Microsoft introduced Active Directory Services Interface (ADSI) with Windows
2000 as the company prepared to release Active Directory. The objective of ADSI
was to provide a powerful, but easy-to-use, development interface for various
directory services, such as Windows NT, Novell Directory Services (NDS),
Lightweight Data Access Protocol (LDAP), and Active Directory. In this article,
I’ll give you an introduction to how ADSI can be leveraged in your applications.
Let’s begin by considering how you should incorporate directory access beginning
in the design phase of your application.
Incorporate directory access in your design
Directory access needs to be included in an application’s design before any directory can be leveraged in an application. Consider the following points during the design phase:
- Is there an existing directory that can be leveraged? Most corporate environments have some directory service currently in their environment. Look into how the existing directory can be utilized instead of adding another directory or user store.
- Does the application require authentication? Directories are built on the idea of authentication and access control. If authentication is necessary for the application, the user may already be authenticated to the directory. Use the directory’s authentication to promote single sign-on.
- Will the application have users with different access rights? Users often have different access in an application. Directory group membership can be used to assign application access rights. By using directory groups for access rights, you can reduce the amount of administration an application requires.
- Will the application need user information that is common among different applications? Applications often need common user information such as address, telephone number, or employee number. Directories provide a central common data store for such information and reduce the amount of data duplication.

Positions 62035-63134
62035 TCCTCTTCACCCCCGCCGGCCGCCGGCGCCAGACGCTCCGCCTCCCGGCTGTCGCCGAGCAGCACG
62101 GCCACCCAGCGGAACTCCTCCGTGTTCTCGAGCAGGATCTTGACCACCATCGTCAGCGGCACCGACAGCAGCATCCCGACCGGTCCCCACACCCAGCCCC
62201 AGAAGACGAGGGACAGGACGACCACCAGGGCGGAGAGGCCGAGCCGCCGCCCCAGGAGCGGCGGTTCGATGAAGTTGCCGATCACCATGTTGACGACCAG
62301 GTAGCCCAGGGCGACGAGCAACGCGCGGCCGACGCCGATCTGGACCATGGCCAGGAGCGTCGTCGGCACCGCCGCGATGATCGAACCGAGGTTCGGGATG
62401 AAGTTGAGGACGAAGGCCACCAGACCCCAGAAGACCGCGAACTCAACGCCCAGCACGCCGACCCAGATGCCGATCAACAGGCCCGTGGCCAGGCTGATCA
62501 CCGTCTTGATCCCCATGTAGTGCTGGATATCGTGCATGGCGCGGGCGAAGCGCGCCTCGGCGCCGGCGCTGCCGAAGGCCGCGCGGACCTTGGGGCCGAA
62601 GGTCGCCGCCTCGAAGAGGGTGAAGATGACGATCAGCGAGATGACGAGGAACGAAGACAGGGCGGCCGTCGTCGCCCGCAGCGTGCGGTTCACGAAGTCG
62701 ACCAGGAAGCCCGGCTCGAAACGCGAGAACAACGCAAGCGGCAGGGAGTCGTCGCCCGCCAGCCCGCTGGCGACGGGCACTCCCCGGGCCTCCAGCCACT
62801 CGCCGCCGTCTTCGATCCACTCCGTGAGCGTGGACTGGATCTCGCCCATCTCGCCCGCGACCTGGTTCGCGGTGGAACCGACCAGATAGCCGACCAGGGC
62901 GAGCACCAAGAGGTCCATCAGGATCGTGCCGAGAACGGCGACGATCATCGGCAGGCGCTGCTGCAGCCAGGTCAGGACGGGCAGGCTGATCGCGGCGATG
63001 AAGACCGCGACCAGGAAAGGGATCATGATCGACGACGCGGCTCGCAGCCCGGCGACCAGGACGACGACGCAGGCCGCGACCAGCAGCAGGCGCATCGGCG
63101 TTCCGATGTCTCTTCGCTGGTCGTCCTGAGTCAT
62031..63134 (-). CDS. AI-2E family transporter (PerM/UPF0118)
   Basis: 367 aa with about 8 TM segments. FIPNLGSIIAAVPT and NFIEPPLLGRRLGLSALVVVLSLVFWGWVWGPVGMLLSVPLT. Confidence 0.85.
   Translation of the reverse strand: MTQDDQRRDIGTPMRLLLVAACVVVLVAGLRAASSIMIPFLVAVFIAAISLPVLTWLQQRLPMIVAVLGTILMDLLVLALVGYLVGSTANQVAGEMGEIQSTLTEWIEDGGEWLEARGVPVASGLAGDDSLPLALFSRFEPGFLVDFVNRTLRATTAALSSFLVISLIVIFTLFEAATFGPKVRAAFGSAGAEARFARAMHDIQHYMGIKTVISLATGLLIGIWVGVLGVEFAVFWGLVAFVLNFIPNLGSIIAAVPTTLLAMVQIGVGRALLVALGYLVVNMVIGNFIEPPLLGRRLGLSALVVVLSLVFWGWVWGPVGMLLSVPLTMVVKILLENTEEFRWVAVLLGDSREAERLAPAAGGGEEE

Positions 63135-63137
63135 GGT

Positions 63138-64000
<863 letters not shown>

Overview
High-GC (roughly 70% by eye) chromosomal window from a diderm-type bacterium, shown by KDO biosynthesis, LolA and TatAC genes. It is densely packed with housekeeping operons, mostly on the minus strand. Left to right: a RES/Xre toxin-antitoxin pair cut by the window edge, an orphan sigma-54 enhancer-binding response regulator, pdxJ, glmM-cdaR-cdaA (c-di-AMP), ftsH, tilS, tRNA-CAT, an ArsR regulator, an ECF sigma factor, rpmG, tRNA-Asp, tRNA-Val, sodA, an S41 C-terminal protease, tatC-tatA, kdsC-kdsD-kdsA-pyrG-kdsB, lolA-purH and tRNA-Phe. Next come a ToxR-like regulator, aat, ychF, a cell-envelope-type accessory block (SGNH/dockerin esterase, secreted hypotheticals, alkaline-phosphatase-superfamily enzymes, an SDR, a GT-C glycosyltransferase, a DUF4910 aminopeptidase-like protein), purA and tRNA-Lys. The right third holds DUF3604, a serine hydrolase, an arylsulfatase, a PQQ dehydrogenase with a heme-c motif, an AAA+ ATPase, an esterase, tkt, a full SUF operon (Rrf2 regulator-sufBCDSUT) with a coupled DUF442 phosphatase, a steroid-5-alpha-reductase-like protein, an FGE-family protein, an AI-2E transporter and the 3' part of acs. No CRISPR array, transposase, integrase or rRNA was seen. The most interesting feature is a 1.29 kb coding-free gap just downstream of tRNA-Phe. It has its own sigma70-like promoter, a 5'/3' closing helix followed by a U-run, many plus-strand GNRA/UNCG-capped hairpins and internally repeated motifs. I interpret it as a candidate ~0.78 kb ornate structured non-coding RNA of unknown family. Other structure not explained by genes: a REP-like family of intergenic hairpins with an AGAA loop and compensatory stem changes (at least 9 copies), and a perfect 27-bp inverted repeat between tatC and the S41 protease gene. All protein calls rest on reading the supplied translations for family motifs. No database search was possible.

Working with ADSI
Once you have decided how a directory can be utilized in an application, let’s see how to work with ADSI. The following examples are in Visual Basic working with Active Directory. For information about using ADSI with other languages or directories, see the ADSI documentation on MSDN. ADSI is natively part of Windows starting with Windows 2000. If you want to use ADSI with Windows NT 4, you can download it from Microsoft.
Preparing to access ADSI
Because ADSI is a COM interface, a reference to the ADSI type library needs to be added to your Visual Basic application. To do this, open Project | References and select Active DS Type Library.
Binding to an Active Directory object with ADSI
In order to work with an Active Directory object, you need to bind to it. The code in Listing A shows how to declare an ADSI object and how to bind to an Active Directory user called Test User.
Let’s take a look at the key parts of this example. First, we declare oADUser as an IADsUser object, which is defined in the ADSI type library. Next, we instantiate oADUser as the Test User object by accessing Active Directory using LDAP. Notice how the LDAP query includes the user’s fully qualified distinguished name, where Test User is in the Test OU in the Demo domain.
Accessing object information